What's Behind the Sleeping Mind
● By Patrick John
By Patrick John
Did you dream last night? Even if you don’t remember it, the answer is probably yes. And you probably have recurring dreams, or dream about the same things as friends and family. Researchers think they know why we dream, and even what items in your diet make you dream more. I’ve had some pretty weird and vivid dreams lately (I still don’t understand the gas pump monster), so I started to really dig in to the whys and hows of dreaming.
If we are in REM, or dream sleep, scientists say more than 80 percent of us are actively dreaming. Age also factors into how much you dream: Elderly adults are in dream sleep only about 15 percent of the time, typical adults register about 25 percent of the time, and children are just over 50 percent. Also, if you’ve ever wondered if your dog or cat is really dreaming, studies say they definitely are.
Although we’re all different, the themes of our dreams are very similar. The top dreams reported are:
• Being attacked
• School related
• Being unable to run/move
• Thinking someone alive is dead/someone dead is alive
• Doing the same thing over and over
• Swimming/being underwater
I pored over many, many top reported dreams lists, and the dream about being naked in a public place didn’t even make the top 10. Recount, please!
As far as WHY we dream, there are multiple theories. Some scientists predict it’s your brain working with the rest of your body to heal and make repairs. That could mean interpreting your daily stress and problems and acting as a coping defense. Others feel it’s a way to etch experiences permanently in your memory, kind of like saving to a computer’s hard drive. Those who had the most REM sleep seemed to have better memory and recall. Last, it may be your body’s way to regularly test its own neural connections and keep your mental superhighways clear of obstructions. Many celebrities and musicians credit ideas to their dreams. Stephen King, Edgar Allan Poe, and a Beatle or two can thank their subconscious for creative works. Paul McCartney says he wrote the melody to “Yesterday” after he dreamt, woke up, and went to the piano to play it.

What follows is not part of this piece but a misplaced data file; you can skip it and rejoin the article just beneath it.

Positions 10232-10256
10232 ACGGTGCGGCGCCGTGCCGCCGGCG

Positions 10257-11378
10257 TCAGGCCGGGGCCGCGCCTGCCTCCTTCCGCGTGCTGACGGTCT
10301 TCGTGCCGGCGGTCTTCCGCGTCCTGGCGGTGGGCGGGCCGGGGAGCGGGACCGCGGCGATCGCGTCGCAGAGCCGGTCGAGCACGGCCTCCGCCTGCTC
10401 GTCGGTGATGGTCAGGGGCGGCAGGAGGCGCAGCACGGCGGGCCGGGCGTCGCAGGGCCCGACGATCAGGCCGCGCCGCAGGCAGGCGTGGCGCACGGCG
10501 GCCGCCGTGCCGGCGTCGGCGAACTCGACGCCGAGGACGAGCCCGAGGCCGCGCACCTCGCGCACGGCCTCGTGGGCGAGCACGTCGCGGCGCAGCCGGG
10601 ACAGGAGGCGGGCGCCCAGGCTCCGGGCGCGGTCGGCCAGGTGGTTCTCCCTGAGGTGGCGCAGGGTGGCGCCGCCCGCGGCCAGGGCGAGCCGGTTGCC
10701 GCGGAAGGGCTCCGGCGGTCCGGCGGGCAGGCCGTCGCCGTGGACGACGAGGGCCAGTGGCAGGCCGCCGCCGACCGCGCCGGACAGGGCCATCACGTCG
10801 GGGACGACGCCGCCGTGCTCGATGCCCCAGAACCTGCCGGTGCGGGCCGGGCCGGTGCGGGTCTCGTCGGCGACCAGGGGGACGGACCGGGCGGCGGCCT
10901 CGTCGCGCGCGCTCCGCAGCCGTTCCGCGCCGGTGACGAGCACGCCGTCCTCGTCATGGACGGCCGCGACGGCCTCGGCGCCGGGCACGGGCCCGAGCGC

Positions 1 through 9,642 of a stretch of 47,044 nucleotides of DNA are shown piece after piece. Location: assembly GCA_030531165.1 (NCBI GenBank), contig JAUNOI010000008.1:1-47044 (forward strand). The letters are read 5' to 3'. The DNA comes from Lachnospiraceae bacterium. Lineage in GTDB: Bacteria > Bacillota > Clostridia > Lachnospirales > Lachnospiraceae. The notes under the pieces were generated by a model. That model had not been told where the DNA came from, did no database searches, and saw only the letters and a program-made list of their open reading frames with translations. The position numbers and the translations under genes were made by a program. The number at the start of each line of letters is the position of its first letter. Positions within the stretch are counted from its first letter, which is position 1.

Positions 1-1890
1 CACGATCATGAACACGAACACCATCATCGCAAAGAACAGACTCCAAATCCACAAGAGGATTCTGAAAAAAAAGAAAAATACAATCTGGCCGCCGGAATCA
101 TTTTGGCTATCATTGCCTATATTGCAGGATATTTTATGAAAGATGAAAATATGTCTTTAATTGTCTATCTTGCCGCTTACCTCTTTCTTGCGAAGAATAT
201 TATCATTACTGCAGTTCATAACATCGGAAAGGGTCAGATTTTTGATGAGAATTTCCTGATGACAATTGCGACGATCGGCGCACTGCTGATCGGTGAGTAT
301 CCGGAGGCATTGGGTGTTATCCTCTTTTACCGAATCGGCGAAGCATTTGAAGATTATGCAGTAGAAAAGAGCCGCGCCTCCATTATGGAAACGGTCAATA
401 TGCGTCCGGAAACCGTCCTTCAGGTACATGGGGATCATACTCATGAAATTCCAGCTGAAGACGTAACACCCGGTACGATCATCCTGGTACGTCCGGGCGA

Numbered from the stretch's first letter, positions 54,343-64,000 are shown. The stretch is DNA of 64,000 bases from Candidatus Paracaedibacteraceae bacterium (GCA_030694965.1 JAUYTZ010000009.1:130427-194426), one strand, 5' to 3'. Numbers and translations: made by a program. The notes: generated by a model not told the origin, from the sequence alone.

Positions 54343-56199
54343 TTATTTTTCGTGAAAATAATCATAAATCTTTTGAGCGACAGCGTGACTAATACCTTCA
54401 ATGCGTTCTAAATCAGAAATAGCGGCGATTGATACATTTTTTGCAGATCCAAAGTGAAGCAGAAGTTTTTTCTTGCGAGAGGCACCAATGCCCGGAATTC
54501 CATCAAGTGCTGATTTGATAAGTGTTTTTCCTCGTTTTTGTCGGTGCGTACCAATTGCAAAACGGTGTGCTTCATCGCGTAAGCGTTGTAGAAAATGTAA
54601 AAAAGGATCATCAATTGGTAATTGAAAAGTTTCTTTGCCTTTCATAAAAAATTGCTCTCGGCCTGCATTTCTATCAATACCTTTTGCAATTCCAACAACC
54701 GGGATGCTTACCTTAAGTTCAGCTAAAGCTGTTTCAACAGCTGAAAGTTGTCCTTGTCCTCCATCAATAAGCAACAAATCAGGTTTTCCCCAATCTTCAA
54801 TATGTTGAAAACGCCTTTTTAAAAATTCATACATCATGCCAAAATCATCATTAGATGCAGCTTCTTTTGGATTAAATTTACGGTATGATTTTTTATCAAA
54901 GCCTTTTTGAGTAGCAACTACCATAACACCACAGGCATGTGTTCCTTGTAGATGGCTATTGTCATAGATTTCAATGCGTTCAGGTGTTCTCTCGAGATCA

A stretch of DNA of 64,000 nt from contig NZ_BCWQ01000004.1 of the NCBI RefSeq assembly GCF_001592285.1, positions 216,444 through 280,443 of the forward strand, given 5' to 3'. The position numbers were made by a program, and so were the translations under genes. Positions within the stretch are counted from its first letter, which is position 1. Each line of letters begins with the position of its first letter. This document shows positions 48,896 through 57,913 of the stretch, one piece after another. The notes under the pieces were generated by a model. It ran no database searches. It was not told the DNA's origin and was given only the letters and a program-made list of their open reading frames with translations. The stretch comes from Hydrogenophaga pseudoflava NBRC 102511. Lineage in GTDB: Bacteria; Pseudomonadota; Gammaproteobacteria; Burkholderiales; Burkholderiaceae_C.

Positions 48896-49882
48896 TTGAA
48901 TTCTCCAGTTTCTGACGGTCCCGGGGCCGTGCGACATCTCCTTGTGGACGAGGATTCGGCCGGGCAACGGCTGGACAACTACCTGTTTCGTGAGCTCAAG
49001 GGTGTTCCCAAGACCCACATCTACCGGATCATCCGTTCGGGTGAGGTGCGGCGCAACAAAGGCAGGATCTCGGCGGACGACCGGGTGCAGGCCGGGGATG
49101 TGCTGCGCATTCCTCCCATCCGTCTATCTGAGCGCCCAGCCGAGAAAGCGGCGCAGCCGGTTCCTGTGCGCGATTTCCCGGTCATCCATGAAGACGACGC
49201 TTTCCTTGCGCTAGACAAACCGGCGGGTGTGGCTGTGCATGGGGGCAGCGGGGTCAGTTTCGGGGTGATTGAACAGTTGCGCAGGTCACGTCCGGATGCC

Most of us have noticed that things we ingest can seriously affect our dreams. Think about those crazy, really vivid dreams after taking NyQuil, having a few drinks or eating certain food items. Vitamins, specifically B vitamins, can dramatically increase your REM sleep and dream time. Ditto for Vitamin C and melatonin. Certain common herbs, including St. John’s Wort, valerian root, lavender, chamomile, peppermint, cinnamon and gingko biloba may help/make you dream more. Your sleep patterns are also commonly altered by alcohol, coffee (caffeine) and tobacco products.
If you have a hard time recalling your dreams or want to investigate what they could mean, put a pen and paper on your night stand and write down everything you can recall from the dream immediately after you wake up. A number of websites and encyclopedic dream books are devoted to dissecting what our minds come up with while we slumber. If you find an explanation for a gas pump monster, let